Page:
New to site: Hi, I am new and hoping to get some... - Thyroid UK

Thyroid UK

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New to site


Hi, I am new and hoping to get some feedback and advice.

I am a 27 year old female. I was diagnosed with hypothyroidism in Nov 2011. After many dose changes based on results and symptoms my dose is currently 175mcg levo.

Symptoms are bloating, dry skin, hard and small spots, puffy eyes, heavy and paiful periods, weight gain, hair blocking the plughole, tiredness, muscle spasms, throat pain and goitre. I have been getting episodes of vertigo and motion sickness when I go into brightly lit areas, almost as if my eyes and brain can't tolerate that much brightness all at once. Also finding it hard to tolerate my levo, it gives me an upset stomach and makes me feel sick. Are these all hypothyroid symptoms? Waiting on call from endo to discuss results. Thankyou

2 Replies

Can you add your most recent results including the ranges for TSH, FT4 and FT3

Essential to test vitamin D, folate, ferritin and B12.

Ask GP to test if not been done already

Always get actual results and ranges. Post results when you have them, members can advise

Lots of your symptoms sound like low vitamins

Muscle spasms can be low magnesium

Vertigo low B12

Heavy periods lead to low ferritin

Bloating is likely gluten related

Endocrinologists are often completely unaware how badly gut is affected by Hashimoto's and low vitamins as result

Hashimoto's leads to low stomach acid and then low vitamin levels

Low vitamin levels hinder the way Thyroid hormone work

Poor gut function can lead leaky gut (literally holes in gut wall) this can cause food intolerances. Most common by far is gluten

According to Izabella Wentz the Thyroid Pharmacist approx 5% with Hashimoto's are coeliac, but over 80% find gluten free diet helps significantly. Either due to direct gluten intolerance (no test available) or due to leaky gut and gluten causing molecular mimicry (see Amy Myers link)

But don't be surprised that GP or endo never mention gut, gluten or low vitamins. Hashimoto's is very poorly understood

Changing to a strictly gluten free diet may help reduce symptoms, help gut heal and slowly lower TPO antibodies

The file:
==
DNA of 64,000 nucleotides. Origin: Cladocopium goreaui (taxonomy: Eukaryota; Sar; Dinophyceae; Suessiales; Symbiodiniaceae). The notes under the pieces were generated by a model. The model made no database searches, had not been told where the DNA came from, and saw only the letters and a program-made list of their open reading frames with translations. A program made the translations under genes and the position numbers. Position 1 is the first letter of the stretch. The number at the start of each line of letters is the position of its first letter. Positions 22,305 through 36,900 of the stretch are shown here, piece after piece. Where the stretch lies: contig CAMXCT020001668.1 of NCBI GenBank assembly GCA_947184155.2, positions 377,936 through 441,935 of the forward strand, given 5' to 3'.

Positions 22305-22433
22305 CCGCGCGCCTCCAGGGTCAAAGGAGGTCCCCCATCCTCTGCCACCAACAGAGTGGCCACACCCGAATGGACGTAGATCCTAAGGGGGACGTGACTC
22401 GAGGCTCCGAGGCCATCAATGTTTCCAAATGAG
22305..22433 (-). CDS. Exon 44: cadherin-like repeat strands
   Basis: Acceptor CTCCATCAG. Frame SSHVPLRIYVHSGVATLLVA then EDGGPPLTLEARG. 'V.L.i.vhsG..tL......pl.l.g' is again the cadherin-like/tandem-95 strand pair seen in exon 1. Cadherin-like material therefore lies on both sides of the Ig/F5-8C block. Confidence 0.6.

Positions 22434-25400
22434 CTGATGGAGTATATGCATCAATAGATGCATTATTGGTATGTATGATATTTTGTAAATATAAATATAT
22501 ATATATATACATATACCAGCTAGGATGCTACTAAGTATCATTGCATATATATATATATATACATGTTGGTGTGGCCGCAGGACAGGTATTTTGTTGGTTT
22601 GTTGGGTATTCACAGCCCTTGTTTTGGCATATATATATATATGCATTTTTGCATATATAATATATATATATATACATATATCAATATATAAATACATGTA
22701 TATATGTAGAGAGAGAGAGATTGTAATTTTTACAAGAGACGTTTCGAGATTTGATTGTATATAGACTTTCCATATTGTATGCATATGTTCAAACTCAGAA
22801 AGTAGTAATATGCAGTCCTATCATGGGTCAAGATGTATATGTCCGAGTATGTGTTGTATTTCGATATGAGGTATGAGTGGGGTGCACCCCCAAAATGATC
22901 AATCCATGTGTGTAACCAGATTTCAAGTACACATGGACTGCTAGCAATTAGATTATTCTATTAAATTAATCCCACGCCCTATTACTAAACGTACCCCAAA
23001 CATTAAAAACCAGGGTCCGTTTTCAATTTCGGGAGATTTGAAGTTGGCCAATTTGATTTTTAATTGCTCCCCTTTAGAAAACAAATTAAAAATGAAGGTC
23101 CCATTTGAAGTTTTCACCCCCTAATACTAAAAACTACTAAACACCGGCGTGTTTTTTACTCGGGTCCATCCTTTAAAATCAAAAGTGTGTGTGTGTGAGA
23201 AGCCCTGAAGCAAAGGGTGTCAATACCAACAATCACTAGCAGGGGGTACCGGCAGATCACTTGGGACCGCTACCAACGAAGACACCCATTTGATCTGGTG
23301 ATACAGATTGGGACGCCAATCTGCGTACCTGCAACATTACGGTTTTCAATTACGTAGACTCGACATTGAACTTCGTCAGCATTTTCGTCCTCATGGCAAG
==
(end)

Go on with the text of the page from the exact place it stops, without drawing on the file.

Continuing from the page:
Always take Levo on empty stomach and then nothing apart from water for at least an hour after. Many take on waking, but it may be more convenient and possibly more effective taken at bedtime

Many people find Levothyroxine brands are not interchangeable. Once you find a brand that suits you, best to make sure to only get that one at each prescription.

Typical post where Low vitamins causing low TSH high FT4 and low FT3

Getting vitamins optimal and gut healed are essential

If, in few months time FT3 remains low then you may need addition of small dose of T3

Email Thyroid UK for list of recommended thyroid specialists

please email Dionne:

Dr Toft, past president of the British Thyroid Association and leading endocrinologist, states in Pulse Magazine,

"The appropriate dose of levothyroxine is that which restores euthyroidism and serum TSH to the lower part of the reference range - 0.2-0.5mU/l.

In this case, free thyroxine is likely to be in the upper part of its reference range or even slightly elevated – 18-22pmol/l.

Most patients will feel well in that circumstance. But some need a higher dose of levothyroxine to suppress serum TSH and then the serum-free T4 concentration will be elevated at around 24-28pmol/l.

This 'exogenous subclinical hyperthyroidism' is not dangerous as long as serum T3 is unequivocally normal – that is, serum total around T3 1.7nmol/l (reference range 1.0-2.2nmol/l)."

You can obtain a copy of the articles from Thyroid UK email print it and highlight question 6 to show your doctor

please email Dionne:

Prof Toft - article just published now saying T3 is likely essential for many

For full evaluation you ideally need TSH, FT4, FT3, TT4, TPO and TG antibodies, plus vitamin D, folate, ferritin and B12 tested

See if you can get full thyroid and vitamin testing from GP. Unlikely to get FT3

Private tests are available - £28 postal kit

Medichecks Thyroid plus ultra vitamin or Blue Horizon Thyroid plus eleven are the most popular choice. DIY finger prick test or option to pay extra for private blood draw. Both companies often have money off offers.

All thyroid tests should be done as early as possible in morning and fasting and don't take Levo in the 24 hours prior to test, delay and take straight after. This gives highest TSH, lowest FT4 and most consistent results

Emily1982 in reply to SlowDragon

Thankyou FT3 repeatedly low despite being on a lot of levo. Most recent results in new thread.

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